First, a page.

Tag Archives: video

Collaborative Media Annotation (Part 1)

videoant

Writing notes on the media we consume can help us focus and record our thoughts as we go. This can be a powerful tool for quick review and useful in preparing for further investigation of a topic. By bringing annotation into a collaborative process, we can transform individual insight into a wiki-like educational experience, where the context of an idea is preserved, but the audience has shifted.

VIDEO VideoANT (http://ant.umn.edu/) allows for the easy creation and sharing of annotated video. Their platform allows you to take almost any YouTube video and wrap it an interface that makes annotation easy. You can also use flv, mp4, and mov files from elsewhere on the web. Unfortunately it won’t take links directly from Median.

rapgenius

TEXT Collaborative annotation site RapGenius, where you can go to learn what many songs on the radio are actually saying, boasts an impressive and ever-expanding collection of annotated lyrics.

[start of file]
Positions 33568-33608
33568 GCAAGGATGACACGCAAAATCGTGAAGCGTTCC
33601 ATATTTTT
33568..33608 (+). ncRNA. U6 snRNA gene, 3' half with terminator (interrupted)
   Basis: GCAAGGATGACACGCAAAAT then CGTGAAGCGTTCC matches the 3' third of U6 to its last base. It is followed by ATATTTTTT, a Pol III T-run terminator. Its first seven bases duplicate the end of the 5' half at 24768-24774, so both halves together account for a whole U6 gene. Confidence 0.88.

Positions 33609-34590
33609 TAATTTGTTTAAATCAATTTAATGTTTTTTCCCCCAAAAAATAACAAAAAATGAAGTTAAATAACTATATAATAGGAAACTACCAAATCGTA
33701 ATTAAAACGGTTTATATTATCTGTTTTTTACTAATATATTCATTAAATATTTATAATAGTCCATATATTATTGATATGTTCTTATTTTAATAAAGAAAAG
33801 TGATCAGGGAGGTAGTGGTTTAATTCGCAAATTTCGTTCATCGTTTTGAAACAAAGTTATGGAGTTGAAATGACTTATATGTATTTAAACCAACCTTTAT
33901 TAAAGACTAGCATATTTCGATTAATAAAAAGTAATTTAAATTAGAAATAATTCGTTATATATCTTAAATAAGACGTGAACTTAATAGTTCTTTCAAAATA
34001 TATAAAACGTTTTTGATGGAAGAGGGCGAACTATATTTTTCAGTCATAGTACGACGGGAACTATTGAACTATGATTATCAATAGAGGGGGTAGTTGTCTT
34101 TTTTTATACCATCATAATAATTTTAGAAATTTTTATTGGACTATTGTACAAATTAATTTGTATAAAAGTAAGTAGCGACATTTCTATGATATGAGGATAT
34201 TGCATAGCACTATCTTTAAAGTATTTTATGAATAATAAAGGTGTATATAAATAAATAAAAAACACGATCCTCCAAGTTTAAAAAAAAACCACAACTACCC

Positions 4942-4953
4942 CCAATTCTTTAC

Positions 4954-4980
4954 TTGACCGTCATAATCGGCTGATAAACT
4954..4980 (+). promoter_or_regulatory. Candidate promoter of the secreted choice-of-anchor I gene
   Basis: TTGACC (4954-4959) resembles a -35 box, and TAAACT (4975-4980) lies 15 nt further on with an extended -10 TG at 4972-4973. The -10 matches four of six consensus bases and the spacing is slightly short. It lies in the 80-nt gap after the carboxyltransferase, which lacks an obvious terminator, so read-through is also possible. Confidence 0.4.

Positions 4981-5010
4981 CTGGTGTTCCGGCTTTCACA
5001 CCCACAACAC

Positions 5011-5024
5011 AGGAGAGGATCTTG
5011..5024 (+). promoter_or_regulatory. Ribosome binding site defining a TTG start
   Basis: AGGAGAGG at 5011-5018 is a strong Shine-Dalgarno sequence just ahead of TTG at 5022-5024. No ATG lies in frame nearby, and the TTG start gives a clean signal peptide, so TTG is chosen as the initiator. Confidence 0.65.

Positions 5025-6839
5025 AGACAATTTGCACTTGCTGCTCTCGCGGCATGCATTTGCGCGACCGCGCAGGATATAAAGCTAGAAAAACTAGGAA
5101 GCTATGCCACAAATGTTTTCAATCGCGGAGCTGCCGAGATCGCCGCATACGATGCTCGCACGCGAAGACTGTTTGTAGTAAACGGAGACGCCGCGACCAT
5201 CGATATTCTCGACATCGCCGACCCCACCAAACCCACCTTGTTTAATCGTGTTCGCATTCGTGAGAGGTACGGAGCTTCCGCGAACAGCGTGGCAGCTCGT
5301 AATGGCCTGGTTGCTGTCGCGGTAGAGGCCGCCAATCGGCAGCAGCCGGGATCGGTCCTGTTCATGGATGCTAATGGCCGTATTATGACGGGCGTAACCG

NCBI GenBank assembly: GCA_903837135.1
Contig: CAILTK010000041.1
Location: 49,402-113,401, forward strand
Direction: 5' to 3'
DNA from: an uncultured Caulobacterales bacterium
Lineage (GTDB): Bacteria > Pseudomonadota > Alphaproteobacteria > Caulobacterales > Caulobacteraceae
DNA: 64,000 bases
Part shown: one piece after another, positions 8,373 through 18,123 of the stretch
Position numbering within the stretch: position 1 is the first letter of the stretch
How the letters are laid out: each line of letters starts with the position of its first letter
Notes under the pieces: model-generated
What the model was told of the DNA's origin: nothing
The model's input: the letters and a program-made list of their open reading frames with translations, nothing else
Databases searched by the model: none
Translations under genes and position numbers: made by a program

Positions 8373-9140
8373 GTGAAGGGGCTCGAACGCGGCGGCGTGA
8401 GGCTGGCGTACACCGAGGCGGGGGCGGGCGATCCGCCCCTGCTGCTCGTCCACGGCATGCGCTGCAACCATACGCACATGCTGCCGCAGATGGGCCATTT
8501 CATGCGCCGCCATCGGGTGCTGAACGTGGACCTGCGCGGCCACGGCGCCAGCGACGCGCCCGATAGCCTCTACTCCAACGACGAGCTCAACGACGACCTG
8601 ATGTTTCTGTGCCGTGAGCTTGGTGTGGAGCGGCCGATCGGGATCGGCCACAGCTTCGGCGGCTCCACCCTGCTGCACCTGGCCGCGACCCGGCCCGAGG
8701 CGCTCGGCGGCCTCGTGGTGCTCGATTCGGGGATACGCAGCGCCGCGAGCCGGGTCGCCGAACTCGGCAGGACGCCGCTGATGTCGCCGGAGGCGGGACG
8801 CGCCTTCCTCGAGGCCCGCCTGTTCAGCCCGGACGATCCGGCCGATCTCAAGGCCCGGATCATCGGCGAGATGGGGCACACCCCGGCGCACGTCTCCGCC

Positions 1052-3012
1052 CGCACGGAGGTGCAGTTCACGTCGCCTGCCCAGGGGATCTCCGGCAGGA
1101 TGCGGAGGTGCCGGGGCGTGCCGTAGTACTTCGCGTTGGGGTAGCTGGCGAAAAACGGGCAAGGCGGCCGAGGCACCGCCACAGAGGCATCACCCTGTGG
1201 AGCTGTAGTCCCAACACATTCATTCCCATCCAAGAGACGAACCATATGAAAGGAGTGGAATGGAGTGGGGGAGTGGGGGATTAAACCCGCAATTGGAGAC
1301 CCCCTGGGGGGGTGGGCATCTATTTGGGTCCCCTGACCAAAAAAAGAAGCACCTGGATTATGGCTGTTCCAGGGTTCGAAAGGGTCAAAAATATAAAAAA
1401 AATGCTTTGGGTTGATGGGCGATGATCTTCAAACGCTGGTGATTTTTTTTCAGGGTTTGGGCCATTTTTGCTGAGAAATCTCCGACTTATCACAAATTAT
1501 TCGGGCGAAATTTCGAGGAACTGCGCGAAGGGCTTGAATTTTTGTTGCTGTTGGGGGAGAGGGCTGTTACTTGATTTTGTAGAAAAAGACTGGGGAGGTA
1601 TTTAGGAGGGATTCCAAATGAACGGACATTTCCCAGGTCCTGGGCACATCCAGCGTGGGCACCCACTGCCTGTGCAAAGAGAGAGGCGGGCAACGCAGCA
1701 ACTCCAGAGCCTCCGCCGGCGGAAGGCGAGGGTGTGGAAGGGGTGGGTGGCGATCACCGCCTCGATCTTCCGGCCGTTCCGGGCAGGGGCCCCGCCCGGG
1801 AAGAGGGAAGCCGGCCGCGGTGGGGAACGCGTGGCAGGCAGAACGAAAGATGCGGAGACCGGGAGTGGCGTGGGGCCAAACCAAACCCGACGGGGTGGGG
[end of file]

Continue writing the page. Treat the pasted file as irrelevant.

Sibling sites for news, poetry, and other genres of music have been developed and now you can utilize it for (some of) your own texts thanks to the EducationGenius project.

Portions of selected literary classics in the public domain are already online with media-rich community driven annotations.

 

GETTING STARTED

See this great how-to guide by Nathan Hall for a full walkthrough on VideoANT: http://nathanghall.wordpress.com/2013/05/29/videoant-online-video-annotation-and-commenting/

For some ideas on how to use RapGenius in your class, see this post EducationGenius:
http://poetry.rapgenius.com/Genius-educators-teaching-with-rap-genius-lyrics

 

LOOKING AHEAD
A future post will discuss Mozilla’s PopcornMaker, a tool that allows for multiple layers of media to be displayed on a single timeline.

Add captions to your video

You can add captions to your video though YouTube and have the option of exporting the captions for use elsewhere.

Captions enhance the accessibility of videos, and allows us, as described by Google, to “make the world’s information universally accessible and useful.”

The following video demonstrates how captions and subtitles work in YouTube: